The reveal of what ultimately went wrong is also well-handled providing a good balance between teasing asides and actual facts. The pacing is excellent and Walker does an excellent job of unfolding Clem’s complicated motivations and choices throughout the story.

Although the core of the story comes from a complicated issue, the plot is charmingly simple as Clem comes back to herself on the sailing trip and meets other boaters (including a cute boy) who help her put her own mistake in perspective as she starts to heal.

I also loved that Clem’s family played such a huge role in the story with a sister that I would definitely hang out with and parents who are refreshingly present and helpful and supportive throughout the story. I know it’s hard sometimes to have excitement and growth in the same story as parents but I wish more books could find that balance as easily as Unbreak My Heart.

Another dimension is added to the story by Clem’s repeated attempts to write a letter to her best friend as she tries to explain herself. (Not to mention a totally realistic, unobtrusive integration of social networks.) I tend to be extremely skeptical of reconciliation plots because they seem simplified and idealistic but it works in this one. Unbreak My Heart features one of the only reconciliation plots that felt not only legitimate but necessary. I’m absolutely rooting for Clem and her best friend.

As the title might suggest, there is some romance and a whole lot of flirting but what I most enjoyed about this story is the romantic parts are very secondary to Clem’s own understanding of what she has done and what she wants to happen next. Filled with idyllic sailing scenes, lots of humor, and some very wise ruminations on what friendship really means, Unbreak My Heart is a surprising, enchanting story about fresh starts and healing.

Possible Pairings: The Best Night of Your (Pathetic) Life by Tara Altebrando, Something Like Fate by Susane Colasanti, How to Love by Katie Cotugno, Just One Day by Gayle Forman,  The Key to the Golden Firebird by Maureen Johnson, After the Kiss by Terra Elan McVoy, We Are the Goldens by Dana Reinhardt, The Unwritten Rule by Elizabeth Scott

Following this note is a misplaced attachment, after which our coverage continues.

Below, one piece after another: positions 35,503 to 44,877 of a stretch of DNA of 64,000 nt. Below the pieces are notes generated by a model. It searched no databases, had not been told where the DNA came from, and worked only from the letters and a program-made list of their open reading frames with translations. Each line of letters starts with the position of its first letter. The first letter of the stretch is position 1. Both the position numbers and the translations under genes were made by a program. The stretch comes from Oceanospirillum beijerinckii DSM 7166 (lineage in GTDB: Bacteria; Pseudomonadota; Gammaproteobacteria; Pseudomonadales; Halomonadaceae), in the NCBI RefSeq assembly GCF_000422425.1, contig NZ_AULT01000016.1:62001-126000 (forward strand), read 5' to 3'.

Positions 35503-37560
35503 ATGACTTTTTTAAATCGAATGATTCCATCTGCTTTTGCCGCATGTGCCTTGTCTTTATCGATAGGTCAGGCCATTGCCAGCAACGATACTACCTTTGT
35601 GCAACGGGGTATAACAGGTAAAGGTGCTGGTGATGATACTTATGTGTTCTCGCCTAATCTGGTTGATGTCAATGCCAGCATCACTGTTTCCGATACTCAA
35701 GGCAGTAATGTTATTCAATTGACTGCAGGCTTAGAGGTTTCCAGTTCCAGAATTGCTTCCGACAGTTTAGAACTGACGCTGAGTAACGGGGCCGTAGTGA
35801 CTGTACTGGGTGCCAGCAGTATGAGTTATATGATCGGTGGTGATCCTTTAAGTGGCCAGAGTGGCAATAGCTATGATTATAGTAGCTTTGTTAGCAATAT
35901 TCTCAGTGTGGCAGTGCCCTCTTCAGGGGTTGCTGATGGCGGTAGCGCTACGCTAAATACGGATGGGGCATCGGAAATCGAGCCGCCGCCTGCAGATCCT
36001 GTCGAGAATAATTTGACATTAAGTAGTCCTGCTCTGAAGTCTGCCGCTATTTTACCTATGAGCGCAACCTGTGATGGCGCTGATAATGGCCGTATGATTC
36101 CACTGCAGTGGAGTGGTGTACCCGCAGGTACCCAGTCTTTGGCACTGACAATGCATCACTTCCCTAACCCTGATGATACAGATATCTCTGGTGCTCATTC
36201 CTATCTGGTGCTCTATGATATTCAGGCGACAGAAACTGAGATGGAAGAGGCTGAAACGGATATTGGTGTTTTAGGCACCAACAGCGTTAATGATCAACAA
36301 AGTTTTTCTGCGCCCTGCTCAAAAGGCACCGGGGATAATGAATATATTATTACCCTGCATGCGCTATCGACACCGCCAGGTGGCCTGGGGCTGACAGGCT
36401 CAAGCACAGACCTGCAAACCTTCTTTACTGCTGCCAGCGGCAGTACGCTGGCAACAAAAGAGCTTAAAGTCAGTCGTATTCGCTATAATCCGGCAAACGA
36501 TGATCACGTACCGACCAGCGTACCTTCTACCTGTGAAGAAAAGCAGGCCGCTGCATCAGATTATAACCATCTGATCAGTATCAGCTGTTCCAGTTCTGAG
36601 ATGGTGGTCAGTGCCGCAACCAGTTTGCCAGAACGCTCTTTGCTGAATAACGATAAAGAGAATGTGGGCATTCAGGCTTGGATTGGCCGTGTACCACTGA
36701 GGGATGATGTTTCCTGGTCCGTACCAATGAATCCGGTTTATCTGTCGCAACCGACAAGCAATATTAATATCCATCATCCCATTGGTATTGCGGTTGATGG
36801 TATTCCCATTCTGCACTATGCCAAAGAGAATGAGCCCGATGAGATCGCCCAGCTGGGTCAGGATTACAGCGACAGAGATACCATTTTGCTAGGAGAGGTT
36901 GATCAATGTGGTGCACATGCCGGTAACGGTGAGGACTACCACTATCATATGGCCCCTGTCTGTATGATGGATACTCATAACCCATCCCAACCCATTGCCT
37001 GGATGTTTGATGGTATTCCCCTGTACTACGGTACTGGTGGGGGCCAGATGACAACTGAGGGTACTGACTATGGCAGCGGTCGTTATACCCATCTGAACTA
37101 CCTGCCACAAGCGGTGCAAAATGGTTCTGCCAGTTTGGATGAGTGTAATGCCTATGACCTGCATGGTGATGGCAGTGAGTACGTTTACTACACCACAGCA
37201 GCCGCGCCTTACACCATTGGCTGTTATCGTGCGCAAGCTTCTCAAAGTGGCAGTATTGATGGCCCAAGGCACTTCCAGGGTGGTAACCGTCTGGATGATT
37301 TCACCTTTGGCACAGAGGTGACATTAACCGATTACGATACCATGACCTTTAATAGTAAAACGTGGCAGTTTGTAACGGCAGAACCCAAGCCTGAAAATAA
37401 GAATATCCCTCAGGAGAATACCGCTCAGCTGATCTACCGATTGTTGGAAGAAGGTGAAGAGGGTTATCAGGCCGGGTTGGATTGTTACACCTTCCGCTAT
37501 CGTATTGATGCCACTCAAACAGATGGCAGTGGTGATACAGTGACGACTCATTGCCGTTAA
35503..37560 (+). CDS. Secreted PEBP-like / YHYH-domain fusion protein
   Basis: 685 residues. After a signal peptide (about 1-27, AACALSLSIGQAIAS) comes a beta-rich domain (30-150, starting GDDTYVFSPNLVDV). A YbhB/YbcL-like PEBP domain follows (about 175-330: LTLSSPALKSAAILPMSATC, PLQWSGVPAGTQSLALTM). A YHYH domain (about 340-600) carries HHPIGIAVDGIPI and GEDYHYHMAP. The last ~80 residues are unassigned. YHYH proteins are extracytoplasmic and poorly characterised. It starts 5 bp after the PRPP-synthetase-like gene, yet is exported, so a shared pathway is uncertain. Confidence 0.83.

Exclusive Bonus Content: It just occurred to me you never see books like this where two guy friends get into similar problems over one girl. Like “Jessee’s Girl” but a YA book. A nice, simple, relationship dilemma from a guy’s point of view. I want to see that book.

Also be sure to check back tomorrow for my interview with Melissa C. Walker!

Throne of Glass: A Chick Lit Wednesday Review

Throne of Glass by Sarah J. MaasAfter a year of hard labor in the salt mines of Endovier, assassin Celaena Sardothien knows better than to expect glad tidings when she is summoned at sword-point.

Much to her surprise, the Crown Prince Dorian has come to offer a deal: her freedom in exchange for acting as Dorian’s champion in a competition to find a new assassin for his father, the king.

Celaena has no love for the king and no desire to work for him. But freedom is a tantalizing thing after a year in Endovier and one competition is a small thing to come between Celaena and her freedom.

While her rivals in the competition are as unimpressive as she expected, court life is duller than she could have imagined. The boring castle particularly chafes when she is kept under lock and key by the Captain of the Guard, Chaol Westfall, who acts as her trainer when he is not watching her like a hawk. (As if he could stop her escape if she really set her mind to it!)

Then again, Celaena could still be working in the salt mines.